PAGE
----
Wall Street has been willing to dabble in bitcoin—after all, the Street loves nothing like it loves a buying opportunity—but it's not going laser-eyes all-in, judging from some of the research reports this week.
On Wednesday, J.P. Morgan strategist Nikolaos Panigirtzoglou waded through the noise of China bans and Elon tweets, and concluded that bitcoin’s real problem is fund flows. Specifically, that they are flowing out, and not in. “More than a month after the May 19th crypto crash, bitcoin funds continue to bleed,” he wrote. “Institutional investors, who tend to invest via regulated vehicles such as publicly listed bitcoin funds or CME Bitcoin futures, still exhibit little appetite to buy the bitcoin dip.”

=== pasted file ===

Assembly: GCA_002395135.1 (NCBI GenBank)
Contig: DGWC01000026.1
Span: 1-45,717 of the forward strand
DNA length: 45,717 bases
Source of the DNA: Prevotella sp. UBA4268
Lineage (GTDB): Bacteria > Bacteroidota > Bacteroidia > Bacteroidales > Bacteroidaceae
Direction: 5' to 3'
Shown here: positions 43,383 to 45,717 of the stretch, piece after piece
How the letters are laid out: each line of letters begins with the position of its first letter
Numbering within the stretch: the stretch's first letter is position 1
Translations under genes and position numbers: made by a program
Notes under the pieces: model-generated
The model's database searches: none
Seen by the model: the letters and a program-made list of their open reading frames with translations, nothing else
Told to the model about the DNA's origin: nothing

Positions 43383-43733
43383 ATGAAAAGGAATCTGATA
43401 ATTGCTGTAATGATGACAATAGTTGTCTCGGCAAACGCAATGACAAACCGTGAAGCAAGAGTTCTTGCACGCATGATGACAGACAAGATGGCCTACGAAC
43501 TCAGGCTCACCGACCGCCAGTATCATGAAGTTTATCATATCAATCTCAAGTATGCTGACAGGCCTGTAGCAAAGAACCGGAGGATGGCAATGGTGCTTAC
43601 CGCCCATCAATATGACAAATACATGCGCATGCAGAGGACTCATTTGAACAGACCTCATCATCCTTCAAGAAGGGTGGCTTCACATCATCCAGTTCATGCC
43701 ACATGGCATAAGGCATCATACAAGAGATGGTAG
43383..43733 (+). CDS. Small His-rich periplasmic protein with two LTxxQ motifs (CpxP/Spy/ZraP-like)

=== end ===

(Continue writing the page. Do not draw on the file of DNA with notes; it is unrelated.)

Well, why aren’t they buying the dip? Goldman Sachs has an answer for that. The firm released an in-depth report over the weekend that concluded bitcoin as an asset class didn't add any appreciable value to its clients’ portfolios. Bitcoin does not, the firm said, provide a cash flow. It doesn’t have earnings. It’s not a reliable diversification play, and it certainly doesn’t dampen volatility. Worst of all for the diamond-hands set, Goldman said equities or bonds are a better store of value and inflation hedge than bitcoin.
Bitcoiners cried “FUD” of course, but with their beloved digital currency banging hard around the $30,000 level, and few dip-buyers coming in, the sound they’re actually hearing is, like, “thud.”